The only time we knew that our mother was a celebrity was when we went outdoors with her, especially in the seventies. The crowds were huge! And we were constantly overwhelmed. On one such occasion, I was frustrated with the situation when our car was surrounded by literally hundreds of fans. The car could barely move. I remember that moment vividly, her waving at the crowds with that million-watt smile and the crowd just soaking it in. In an instant, she transformed from being the sweet, attentive mother into a national superstar. I realised then how wonderfully she balanced both worlds. She was not just my mother—she was truly my superhero!
Throughout our childhood, she would always ensure that we were grounded. The trappings of stardom were never a reality to be taken for granted. For us, life was as normal as that of the other kids next door. No fancy cars, no crazy lifestyles, no excessive indulgence in anything whatsoever. I recall that whenever we had star-studded parties in the house, we were allowed to be up until a certain time, have dinner, and off to bed we went. My mother's co-stars, who happened to be the superstars of the day, were just another set of "Uncles" and "Aunties".
In essence, she was just our mother, albeit one with many amazing talents. During our childhood, she would stress the fact that she was always there for us. I can remember how many times she would work around her packed schedule to take care of us when we were sick or needed her to be home. She managed to balance between work and motherhood at a time when such concepts were non-existent. This made us realise and respect the role of women in society from a very early age.
And then, there was the unconditional love and affection of a mother whose life was dedicated not just to her craft and her nation but also to her children and their individual needs. In spite of her immensely busy schedule, she made it a point to come to our school plays, take us to our sports events, cook us our favourite dishes, go shopping for our clothes and be back home whenever she could to kiss us goodnight. I can vividly see her holding my hand and looking into my eyes with that saintly smile, and saying how much she loved me. That was my mother, not the superstar, not the icon, just a loving mother who could give up her life for her greatest love, the love for her children. She made sure each one of us knew this. All five of us. That we all had a special place in her heart. She promised me a long time ago that even though life was temporal, love was not. She said love would transcend the boundaries of this life, for love was eternal.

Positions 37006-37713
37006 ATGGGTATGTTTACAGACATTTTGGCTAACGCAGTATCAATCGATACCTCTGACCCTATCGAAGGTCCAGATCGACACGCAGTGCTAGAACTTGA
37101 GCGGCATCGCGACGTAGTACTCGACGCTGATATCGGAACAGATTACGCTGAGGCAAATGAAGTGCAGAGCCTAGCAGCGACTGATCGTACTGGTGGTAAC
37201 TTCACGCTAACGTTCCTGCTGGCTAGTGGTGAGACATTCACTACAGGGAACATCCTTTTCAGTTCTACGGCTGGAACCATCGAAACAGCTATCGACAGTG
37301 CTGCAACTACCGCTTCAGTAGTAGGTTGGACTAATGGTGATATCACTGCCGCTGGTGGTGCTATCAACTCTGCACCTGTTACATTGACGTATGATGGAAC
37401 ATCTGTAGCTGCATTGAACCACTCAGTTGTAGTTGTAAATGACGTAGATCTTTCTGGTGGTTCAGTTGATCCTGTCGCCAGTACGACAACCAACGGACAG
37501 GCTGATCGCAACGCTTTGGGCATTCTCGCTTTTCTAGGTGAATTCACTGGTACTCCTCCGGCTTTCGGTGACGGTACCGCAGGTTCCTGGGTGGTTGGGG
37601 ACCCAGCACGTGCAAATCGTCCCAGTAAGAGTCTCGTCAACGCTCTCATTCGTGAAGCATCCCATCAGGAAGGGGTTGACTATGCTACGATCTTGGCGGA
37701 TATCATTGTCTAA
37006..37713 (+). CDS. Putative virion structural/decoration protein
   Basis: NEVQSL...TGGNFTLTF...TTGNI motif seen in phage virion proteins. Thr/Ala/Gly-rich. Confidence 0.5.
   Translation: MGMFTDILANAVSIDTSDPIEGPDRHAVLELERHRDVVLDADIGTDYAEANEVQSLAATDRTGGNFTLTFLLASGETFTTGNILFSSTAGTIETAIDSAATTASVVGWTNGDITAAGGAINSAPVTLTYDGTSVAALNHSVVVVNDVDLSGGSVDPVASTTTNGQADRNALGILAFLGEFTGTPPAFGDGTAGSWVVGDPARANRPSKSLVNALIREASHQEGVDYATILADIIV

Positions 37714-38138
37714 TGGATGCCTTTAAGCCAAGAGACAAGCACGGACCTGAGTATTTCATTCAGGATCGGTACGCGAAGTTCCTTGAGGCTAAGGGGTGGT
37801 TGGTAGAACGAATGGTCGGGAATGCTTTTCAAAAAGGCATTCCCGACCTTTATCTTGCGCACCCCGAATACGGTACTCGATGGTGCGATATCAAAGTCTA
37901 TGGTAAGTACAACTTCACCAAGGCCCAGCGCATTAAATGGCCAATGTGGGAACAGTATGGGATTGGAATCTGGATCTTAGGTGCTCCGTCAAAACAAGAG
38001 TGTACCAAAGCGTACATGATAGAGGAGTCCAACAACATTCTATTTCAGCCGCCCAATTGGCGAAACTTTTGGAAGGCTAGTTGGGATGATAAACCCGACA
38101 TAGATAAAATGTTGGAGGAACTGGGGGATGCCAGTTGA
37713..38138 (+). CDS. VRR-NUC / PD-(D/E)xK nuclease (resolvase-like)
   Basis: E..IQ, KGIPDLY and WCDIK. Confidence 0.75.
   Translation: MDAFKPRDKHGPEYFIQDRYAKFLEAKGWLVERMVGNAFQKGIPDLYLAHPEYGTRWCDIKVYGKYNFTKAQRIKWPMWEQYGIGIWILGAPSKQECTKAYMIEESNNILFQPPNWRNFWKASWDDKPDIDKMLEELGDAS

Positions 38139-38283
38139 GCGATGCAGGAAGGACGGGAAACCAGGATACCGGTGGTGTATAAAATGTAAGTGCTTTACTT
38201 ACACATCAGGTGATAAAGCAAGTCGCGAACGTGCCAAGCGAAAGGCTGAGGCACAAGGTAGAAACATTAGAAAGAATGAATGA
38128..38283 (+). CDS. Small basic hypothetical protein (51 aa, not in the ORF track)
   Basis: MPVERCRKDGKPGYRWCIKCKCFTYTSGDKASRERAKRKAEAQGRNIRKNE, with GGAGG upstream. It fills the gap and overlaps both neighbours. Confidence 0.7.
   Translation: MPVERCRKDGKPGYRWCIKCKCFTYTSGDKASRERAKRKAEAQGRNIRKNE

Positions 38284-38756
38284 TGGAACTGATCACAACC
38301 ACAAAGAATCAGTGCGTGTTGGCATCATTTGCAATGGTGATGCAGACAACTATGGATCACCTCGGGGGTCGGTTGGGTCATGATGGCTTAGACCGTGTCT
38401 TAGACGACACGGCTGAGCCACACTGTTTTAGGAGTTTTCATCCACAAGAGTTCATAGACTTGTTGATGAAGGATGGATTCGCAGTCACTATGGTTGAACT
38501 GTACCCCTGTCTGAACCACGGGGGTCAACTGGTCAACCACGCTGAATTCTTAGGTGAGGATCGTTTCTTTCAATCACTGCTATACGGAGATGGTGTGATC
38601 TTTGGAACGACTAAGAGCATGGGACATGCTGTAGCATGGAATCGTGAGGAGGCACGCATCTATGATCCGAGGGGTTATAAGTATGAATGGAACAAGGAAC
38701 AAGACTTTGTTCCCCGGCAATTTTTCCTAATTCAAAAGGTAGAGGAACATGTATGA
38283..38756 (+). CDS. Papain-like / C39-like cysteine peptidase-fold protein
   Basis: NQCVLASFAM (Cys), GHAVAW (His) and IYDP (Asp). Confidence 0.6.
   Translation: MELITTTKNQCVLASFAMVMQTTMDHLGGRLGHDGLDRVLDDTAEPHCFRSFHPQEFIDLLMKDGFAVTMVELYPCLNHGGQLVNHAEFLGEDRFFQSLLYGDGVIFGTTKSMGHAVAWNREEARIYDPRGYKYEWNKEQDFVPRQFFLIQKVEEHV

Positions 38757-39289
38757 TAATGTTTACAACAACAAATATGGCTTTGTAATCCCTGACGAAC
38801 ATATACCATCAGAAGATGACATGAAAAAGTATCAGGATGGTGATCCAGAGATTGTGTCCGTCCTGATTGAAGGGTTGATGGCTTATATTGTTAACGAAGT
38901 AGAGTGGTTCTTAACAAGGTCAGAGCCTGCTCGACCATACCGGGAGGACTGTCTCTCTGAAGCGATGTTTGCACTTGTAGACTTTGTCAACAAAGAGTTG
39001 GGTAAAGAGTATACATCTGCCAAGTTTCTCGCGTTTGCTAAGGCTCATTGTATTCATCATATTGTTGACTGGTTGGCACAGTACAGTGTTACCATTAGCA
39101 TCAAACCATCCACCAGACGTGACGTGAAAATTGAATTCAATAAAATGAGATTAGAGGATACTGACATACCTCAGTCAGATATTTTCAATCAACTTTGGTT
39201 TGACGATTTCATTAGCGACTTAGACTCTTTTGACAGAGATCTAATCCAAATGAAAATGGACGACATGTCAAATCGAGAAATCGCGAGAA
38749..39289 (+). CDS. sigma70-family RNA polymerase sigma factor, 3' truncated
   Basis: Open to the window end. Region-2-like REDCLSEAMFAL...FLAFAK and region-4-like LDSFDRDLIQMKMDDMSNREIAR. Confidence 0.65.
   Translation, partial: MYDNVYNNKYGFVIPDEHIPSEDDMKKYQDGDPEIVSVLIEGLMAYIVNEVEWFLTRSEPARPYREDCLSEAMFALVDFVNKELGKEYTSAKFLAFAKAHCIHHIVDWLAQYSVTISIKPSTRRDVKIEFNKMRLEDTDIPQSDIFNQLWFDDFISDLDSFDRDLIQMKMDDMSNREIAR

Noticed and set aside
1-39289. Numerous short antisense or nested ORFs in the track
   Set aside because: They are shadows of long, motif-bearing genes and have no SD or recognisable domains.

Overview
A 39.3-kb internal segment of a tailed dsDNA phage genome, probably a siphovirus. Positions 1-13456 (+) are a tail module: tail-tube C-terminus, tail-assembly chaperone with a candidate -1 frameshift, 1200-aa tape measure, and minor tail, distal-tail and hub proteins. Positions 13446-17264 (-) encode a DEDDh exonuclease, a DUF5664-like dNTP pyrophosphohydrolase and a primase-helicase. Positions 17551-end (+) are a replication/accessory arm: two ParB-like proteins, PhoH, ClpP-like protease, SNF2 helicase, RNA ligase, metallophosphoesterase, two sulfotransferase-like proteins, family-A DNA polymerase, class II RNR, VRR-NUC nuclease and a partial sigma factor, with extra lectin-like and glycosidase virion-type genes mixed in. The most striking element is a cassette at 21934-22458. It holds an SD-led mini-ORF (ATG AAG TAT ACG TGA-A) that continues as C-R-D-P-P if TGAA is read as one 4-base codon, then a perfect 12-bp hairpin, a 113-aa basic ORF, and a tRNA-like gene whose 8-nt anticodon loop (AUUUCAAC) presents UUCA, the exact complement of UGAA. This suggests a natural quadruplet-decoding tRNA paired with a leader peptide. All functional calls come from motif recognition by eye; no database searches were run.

I will never forget that. Many memories will wither away over time but I will never forget her love for all of us. The time she gave us was precious and the love she shared was the greatest gift a mother could give her children. Thank you Mom for your patience, your guidance and, most of all, your eternal love.
Rizwan Chowdhury is the second son of Sarah Begum Kabori, an iconic actress of Bangla cinema and former Member of Parliament who passed away on April 17, 2021.